Morning Thanks

Garrison Keillor once said we'd all be better off if we all started the day by giving thanks for just one thing. I'll try.

Monday, January 21, 2013

The Occurrances at Delaney Street -- III


The “third occurrence” was even more remarkable--probably because the radio voice was much less “fitting.” The subject of the sermon (the occurrences all have happened at approximately the same time in the service) in this case is immaterial. Smithson had trouble starting, as he sometimes does. He was looking for the right impulse, much like a pianist looking over the keyboard and flexing his fingers before beginning in earnest. 

Suddenly, there came a voice, male again, this time pitched dramatically in the manner of someone reading poetry. “The blackened ash is planted as a covenant with spring,” it said, the words on a slow march, “but in its dead loins there is no life but the seed of fire.”

This was only the third occurrence, mind you, but the congregation had already become so accepting of the phenomenon that no one exhibited the least bit of annoyance. Rather, all eyes came to rest on Smithson, who understood instantaneously that this third quite unexpected and singularly elusive transmission had become, on the basis of what had happened already twice before, his text. He had to explicate because all of us, and all the new people who’d come to visit Delaney Street--and even Smithson himself--had already convinced ourselves that these transmissions were unique manifestations of the hand of God Almighty.

So, without thinking, he began to move into a detailed analysis he hadn’t planned on, delving into what he determined to be the truth of the line so almightily delivered into our sanctuary: that in this world of woe, death is always and only an end, never a beginning; only with Christ can life emerge from death. Or something to that effect. That morning, everyone in the congregation felt assured that they had been in the presence of something more than ordinary.

Soon our congregation outgrew even our own brand-new facility. True believers came from all corners of the city, hoping that they would be present when another such occurrence took place. Our fine blonde pews were full of pilgrims.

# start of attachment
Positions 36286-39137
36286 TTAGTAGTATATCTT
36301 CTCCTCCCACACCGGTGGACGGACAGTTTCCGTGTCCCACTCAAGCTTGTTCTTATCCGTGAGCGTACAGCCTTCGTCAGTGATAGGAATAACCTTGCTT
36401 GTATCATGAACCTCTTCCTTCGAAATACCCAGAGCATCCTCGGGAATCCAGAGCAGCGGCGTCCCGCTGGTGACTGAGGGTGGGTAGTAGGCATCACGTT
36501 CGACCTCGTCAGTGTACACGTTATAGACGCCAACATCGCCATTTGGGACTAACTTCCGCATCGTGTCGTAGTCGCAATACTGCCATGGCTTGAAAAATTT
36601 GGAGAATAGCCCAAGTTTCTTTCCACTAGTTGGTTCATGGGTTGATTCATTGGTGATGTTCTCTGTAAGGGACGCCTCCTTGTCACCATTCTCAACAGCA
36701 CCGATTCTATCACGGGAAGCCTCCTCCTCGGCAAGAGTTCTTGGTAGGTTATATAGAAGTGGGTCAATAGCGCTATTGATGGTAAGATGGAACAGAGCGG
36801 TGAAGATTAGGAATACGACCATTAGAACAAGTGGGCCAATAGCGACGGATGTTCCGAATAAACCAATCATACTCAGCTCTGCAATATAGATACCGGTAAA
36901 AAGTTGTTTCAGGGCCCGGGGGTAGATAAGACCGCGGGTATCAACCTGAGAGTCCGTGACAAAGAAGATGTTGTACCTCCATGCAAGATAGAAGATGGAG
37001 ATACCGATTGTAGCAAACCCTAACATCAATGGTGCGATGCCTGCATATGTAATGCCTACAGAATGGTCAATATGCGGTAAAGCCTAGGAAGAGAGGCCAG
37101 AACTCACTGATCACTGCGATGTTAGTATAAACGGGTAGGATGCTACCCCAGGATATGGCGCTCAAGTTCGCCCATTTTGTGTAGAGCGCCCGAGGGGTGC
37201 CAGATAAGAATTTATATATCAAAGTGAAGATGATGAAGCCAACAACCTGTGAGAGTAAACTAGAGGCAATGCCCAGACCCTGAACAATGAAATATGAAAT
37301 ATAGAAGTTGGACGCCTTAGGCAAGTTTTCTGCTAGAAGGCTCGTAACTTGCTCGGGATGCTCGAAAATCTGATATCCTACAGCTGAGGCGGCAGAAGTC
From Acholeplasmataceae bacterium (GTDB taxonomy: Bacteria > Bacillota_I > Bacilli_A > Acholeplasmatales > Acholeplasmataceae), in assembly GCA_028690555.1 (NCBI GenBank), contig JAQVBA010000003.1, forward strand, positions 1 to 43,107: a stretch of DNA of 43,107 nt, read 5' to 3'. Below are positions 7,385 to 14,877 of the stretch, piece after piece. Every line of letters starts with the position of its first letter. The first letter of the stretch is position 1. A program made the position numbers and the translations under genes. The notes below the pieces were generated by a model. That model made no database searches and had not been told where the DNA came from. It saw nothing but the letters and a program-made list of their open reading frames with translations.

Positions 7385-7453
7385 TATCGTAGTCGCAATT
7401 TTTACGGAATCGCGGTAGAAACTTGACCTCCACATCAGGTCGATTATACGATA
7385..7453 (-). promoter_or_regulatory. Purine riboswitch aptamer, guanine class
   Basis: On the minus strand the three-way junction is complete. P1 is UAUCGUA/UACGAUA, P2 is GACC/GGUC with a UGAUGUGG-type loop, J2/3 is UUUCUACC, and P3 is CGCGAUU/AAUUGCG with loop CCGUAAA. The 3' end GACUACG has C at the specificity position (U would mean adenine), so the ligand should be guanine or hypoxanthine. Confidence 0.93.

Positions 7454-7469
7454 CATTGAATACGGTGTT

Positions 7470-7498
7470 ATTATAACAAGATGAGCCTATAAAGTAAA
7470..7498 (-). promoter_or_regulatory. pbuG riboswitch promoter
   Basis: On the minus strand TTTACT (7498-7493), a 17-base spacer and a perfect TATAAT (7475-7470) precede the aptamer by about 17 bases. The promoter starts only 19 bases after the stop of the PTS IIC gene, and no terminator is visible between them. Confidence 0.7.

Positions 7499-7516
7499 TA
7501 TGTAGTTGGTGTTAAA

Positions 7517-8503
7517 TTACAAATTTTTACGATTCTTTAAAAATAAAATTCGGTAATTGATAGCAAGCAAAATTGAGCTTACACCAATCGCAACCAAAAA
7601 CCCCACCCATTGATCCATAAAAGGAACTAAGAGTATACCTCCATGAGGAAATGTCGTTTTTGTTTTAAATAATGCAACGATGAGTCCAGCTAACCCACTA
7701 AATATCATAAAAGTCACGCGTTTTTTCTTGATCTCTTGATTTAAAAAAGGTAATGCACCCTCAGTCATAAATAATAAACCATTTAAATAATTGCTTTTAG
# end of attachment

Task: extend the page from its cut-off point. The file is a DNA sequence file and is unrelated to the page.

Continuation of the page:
Imagine, if you will, the complete shock to all in attendance when the fourth occurrence was no more than two sentences from a woman explaining something about the role played by mythical feminine gods in the lives of some sub-Saharan tribe centuries ago. But Smithson never wavered, quickly turning the line into a kind of celebration of the universality of God. He talked about how all human beings are born with an innate God-concept, and how our need for the divine is often temporarily satisfied when we build images of our own imaginations, but is eternally satisfied only when we come to the God of the Bible.

No one in the church that day found Smithson’s ideas startlingly fresh. What made that sermon unforgettable was the effect that once again sudden and unexpected voice from outside the sanctuary had created on the service.

The fifth occurrence took place three months after we moved into our new sanctuary. A piece of African folk music whose lyrics no one understood became the occasion for a Smithson homily on finding our own unique way to speak to God.

And the sixth occurrence, equally memorable, was some male voice who claimed that politicians of old seemed driven by a sense of public good, not political expediency. It went something like this: “The early leaders were men of committed principle. They were philosophers as well as very practical people. That’s why we had that sunburst of leadership some two hundred years ago.” Smithson used it, as you can imagine, to charge us with the necessity of being strong leaders.

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